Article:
- Very bad dizziness or passing out.
All drugs may cause side effects. However, many people have no side effects or only have minor side effects. Call your child’s doctor or get medical help if any of these side effects or any other side effects bother your child or do not go away:
- Signs of a common cold.
- Nose or throat irritation.
These are not all of the side effects that may occur. If you have questions about side effects, call your child’s doctor. Call your child’s doctor for medical advice about side effects.
You may report side effects to your national health agency.
Give this drug as ordered by your child’s doctor. Read all information given to you. Follow all instructions closely.
- It is given as a shot into the fatty part of the skin on the top of the thigh, belly area, or upper arm.
Prefilled syringes or pens:
- If you will be giving your child the shot, your child’s doctor or nurse will teach you how to give the shot.
- Wash your hands before and after use.
- Move the site where you give the shot with each shot.
- Do not give into skin within 2 inches of the belly button.
- Do not use if the solution is cloudy, leaking, or has particles.
- This drug is colorless to a faint yellow. Do not use if the solution changes color.
- Do not give into skin that is irritated, bruised, red, infected, hard, or scarred.
- Do not give into skin that is affected by psoriasis.
- Do not shake.
- Before using this drug, take it out of the refrigerator. Allow to reach room temperature (15 to 30 minutes). Do not heat this drug.
- Use within 1 hour of taking out of the refrigerator.
- Throw away any part not used after use.
- Throw away needles in a needle/sharp disposal box. Do not reuse needles or other items. When the box is full, follow all local rules for getting rid of it. Talk with a doctor or pharmacist if you have any questions.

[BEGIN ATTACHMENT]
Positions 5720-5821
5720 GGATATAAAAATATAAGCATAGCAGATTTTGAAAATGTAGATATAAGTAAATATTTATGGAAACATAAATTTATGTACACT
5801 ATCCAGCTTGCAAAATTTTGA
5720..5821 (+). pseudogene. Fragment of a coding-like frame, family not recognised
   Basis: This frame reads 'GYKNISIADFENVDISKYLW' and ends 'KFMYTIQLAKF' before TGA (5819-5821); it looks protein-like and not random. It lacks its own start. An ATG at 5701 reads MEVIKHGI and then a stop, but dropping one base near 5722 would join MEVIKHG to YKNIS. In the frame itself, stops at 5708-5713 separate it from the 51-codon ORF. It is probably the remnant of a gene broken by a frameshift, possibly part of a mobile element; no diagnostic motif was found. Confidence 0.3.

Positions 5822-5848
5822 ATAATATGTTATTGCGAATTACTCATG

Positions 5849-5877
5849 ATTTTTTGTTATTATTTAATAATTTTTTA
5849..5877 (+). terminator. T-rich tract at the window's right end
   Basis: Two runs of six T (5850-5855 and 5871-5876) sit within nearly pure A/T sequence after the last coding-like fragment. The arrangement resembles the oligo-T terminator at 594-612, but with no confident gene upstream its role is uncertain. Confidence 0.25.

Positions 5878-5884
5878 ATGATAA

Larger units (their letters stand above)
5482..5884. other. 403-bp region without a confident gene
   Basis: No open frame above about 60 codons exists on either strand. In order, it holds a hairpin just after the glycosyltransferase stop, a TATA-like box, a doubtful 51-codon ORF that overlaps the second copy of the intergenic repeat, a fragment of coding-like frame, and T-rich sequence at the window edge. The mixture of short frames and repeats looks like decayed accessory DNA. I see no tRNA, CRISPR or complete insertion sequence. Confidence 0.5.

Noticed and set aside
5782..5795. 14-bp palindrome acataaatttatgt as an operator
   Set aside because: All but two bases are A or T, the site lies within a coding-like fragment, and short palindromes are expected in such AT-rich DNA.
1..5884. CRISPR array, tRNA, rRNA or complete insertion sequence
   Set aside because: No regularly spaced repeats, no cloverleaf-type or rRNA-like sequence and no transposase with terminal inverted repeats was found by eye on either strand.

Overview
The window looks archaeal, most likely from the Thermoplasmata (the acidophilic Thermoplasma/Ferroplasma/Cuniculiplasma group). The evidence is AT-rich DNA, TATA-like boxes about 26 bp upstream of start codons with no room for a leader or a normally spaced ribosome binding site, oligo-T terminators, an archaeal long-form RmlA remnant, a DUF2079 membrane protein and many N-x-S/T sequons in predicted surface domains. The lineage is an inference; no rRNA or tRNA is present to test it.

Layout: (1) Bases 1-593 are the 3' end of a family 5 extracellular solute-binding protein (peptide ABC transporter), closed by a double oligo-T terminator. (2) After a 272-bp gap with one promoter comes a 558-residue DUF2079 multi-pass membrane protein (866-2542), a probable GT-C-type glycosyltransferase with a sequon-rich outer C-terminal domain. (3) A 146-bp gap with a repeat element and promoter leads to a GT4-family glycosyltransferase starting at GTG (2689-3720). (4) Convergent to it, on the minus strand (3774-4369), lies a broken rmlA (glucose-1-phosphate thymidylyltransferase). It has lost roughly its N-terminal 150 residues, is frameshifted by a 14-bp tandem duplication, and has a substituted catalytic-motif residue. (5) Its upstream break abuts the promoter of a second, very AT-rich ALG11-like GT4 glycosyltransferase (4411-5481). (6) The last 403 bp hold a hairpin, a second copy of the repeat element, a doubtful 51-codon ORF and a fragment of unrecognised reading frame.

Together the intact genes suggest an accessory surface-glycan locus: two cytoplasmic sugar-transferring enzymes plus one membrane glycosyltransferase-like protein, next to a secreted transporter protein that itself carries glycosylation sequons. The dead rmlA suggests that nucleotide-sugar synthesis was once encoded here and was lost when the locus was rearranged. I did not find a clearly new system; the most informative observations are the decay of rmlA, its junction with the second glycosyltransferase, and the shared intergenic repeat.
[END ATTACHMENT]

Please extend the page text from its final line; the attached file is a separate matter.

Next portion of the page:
- Call your child’s doctor to find out what to do.
Prefilled syringes or pens:
- Store in a refrigerator. Do not freeze.
- Store in the original container to protect from light.
Pens and 150 mg/mL prefilled syringes:
- If needed, this drug can be left out at room temperature for up to 4 days. Protect from heat. Write down the date you take this drug out of the refrigerator. If this drug is taken out of the refrigerator, it can be put back in if needed. The total number of days it can be out of the refrigerator must not be more than 4 days.
- If you need to store this drug at home, talk with your child’s doctor, nurse, or pharmacist about how to store it.
- Keep all drugs in a safe place. Keep all drugs out of the reach of children and pets.
- Throw away unused or expired drugs. Do not flush down a toilet or pour down a drain unless you are told to do so. Check with your pharmacist if you have questions about the best way to throw out drugs. There may be drug take-back programs in your area.
- If your child’s symptoms or health problems do not get better or if they become worse, call your child’s doctor.
- Do not share your child’s drug with others and do not give anyone else’s drug to your child.
- Some drugs may have another patient information leaflet. If you have any questions about this drug, please talk with your child’s doctor, nurse, pharmacist, or other health care provider.
- If you think there has been an overdose, call your poison control center or get medical care right away. Be ready to tell or show what was taken, how much, and when it happened.